Linda Naeve, Reiman Gardens, (515) 294-8946, firstname.lastname@example.org
Jean McGuire, Continuing Education and Communication Services, (515) 294-7033, email@example.com
Reiman's Pick For the week of Sept. 13, 2004
Grow Globe Amaranth for Lasting Beauty
By Linda Naeve
Iowa State University Extension
Few things compare to the beauty or give as much delight as a vase full of fresh flowers. Unfortunately, that beauty is often fleeting as the petals fade and whither in a few short days. Although, as with most rules, there is an exception as globe amaranth is one of few annuals that weeks later, is as attractive as the day it was picked.
Known as "everlasting flowers," the unique bracts on these long-lasting cut flowers, such as globe amaranth, straw flowers and xeranthemums, have a stiff papery texture. These plants are great additions to dried arrangements because they retain their fresh look and original color for several months or even years.
Globe amaranth, Gomphrena globosa, is a member of the Amaranthaceae family, which includes colorful celosia and the common weed, red-root pigweed. Globe amaranth and many members of this family produce tiny, inconspicuous flowers that are surrounded by larger, colorful leaf-like bracts.
Just as the name indicates, the clover-like flower heads on globe amaranth, which are about an inch in diameter, are often round or nearly oval. Each plant produces dozens of these unusual flowers on strong, wiry stems. Globe amaranths bloom non-stop from early summer through fall in a wide range of colors including purple, lavender, rose, red, orange and white. Their abundant blooms and uniform plant height make them a good candidate for "carpet bedding" displays where masses of color create designs or patterns.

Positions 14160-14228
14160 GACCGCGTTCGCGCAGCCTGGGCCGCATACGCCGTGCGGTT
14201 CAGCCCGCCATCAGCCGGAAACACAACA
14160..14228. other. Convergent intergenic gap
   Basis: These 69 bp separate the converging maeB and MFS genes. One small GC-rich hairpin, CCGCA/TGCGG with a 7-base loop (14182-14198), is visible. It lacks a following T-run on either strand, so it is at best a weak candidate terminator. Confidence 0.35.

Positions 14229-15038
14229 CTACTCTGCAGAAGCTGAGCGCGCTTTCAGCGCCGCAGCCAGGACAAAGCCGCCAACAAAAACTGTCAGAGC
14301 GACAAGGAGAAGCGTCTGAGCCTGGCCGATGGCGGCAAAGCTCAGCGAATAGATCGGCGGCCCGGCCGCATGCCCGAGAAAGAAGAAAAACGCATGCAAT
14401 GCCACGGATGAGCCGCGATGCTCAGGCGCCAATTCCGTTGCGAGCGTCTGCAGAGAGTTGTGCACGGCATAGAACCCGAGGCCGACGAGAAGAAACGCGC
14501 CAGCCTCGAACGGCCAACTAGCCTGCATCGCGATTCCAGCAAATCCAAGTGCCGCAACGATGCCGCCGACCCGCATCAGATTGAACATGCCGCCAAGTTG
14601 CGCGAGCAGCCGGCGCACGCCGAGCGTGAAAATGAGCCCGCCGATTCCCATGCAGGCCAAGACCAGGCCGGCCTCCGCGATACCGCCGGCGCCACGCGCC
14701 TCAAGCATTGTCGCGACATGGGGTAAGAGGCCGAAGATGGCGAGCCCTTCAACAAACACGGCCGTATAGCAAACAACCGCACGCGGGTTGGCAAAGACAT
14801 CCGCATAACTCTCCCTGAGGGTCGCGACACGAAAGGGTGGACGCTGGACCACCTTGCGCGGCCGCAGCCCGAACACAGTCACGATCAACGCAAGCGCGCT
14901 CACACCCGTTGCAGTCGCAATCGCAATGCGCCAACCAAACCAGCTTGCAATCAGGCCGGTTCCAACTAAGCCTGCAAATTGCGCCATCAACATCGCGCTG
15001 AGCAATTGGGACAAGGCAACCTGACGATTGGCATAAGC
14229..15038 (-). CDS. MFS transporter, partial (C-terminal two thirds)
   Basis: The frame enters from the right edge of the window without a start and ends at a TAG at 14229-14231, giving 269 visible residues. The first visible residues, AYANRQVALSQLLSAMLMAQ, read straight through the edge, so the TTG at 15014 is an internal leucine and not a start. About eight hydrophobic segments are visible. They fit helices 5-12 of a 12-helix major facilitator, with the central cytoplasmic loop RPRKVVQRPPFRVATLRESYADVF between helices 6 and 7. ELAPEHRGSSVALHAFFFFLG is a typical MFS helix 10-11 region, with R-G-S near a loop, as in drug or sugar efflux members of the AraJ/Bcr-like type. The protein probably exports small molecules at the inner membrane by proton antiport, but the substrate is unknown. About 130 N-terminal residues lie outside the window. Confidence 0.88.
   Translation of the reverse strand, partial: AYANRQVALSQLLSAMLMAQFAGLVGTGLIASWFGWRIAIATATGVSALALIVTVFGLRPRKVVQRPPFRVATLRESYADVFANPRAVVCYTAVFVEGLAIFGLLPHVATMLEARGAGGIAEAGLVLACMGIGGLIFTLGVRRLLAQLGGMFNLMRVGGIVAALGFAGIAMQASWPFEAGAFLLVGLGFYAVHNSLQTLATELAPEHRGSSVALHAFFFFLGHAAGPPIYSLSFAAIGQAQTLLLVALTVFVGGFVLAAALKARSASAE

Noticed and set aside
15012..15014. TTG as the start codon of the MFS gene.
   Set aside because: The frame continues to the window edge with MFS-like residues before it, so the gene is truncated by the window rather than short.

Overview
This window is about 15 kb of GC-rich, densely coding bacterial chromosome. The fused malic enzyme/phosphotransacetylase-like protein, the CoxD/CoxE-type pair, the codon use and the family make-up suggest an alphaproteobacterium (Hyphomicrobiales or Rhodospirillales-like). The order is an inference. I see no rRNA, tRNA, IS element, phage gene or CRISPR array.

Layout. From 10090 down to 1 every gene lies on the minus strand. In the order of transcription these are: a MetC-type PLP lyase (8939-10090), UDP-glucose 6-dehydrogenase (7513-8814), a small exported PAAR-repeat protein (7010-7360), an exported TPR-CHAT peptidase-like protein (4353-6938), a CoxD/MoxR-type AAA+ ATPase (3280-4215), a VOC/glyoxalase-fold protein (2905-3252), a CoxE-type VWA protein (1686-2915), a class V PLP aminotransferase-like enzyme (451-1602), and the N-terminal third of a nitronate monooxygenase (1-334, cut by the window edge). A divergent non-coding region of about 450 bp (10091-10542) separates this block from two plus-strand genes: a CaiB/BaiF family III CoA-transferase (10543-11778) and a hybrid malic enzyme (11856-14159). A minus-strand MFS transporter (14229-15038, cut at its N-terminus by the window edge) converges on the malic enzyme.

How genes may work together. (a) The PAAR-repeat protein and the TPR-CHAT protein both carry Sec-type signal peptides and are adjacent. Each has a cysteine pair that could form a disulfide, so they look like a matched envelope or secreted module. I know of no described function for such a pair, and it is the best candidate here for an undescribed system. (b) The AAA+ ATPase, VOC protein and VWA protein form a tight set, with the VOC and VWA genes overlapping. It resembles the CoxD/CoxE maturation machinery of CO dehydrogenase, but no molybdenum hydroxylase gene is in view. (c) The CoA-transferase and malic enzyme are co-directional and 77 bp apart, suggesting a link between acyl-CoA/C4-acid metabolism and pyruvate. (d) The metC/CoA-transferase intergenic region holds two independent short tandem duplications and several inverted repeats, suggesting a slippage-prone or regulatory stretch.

Depending on the variety, globe amaranth plants grow 6- to 30-inches tall. The 'Buddy' Series and 'Gnome' varieties are dwarf forms that grow 6- to 10-inches tall and bloom in shades of white, purple and rose. They are great as a border or edger in the garden and in containers. Tall varieties, such as 'All Around Purple,' 'Strawberry Fields' and the 'QIS' Series, grow two-feet tall and are recommended for drying and for cut flower gardens. Additionally, these tall varieties are attractive fillers for the middle of a border garden.
Globe amaranth is an easy annual flower to grow. The plant, typically started from seed and set out as transplants after the threat of frost, grows best in a well-drained, full-sun location. Globe amaranth is quite drought tolerant and will not survive in wet, poorly drained soil. The plants only require occasional dead-heading and are relatively pest-free.
Globe amaranth flowers are extremely simple to dry. Cut while the small yellow flowers are still fresh and leave as much stem attached as possible. Bundle 6 to 12 stems together with a rubber band and hang upside down in a dark, well-ventilated area.
Iowa State University's Reiman Gardens displays the versatility of globe amaranth as carpet bedding in this year's quilt pattern garden, and as a beautiful border plant at the entrance to the Marge Hunziker House in the Town and Country Garden. Globe amaranth and many of its relatives are also blooming in the Patty Jischke Children's Garden.
Plan to grow globe amaranth next summer for season-long color in your garden and extended beauty in your home.
Editors: A color photo, suitable for publication, is available at right. Click on the thumbnail photo to go to the fullsized photo. The picture's fullsize photo is 396K.
Caption: Globe amaranth is an unusual annual garden flower easily grown both in the garden and in containers. It blooms from early summer through fall and can be dried for use in floral arrangements to brighten your home during the winter months.
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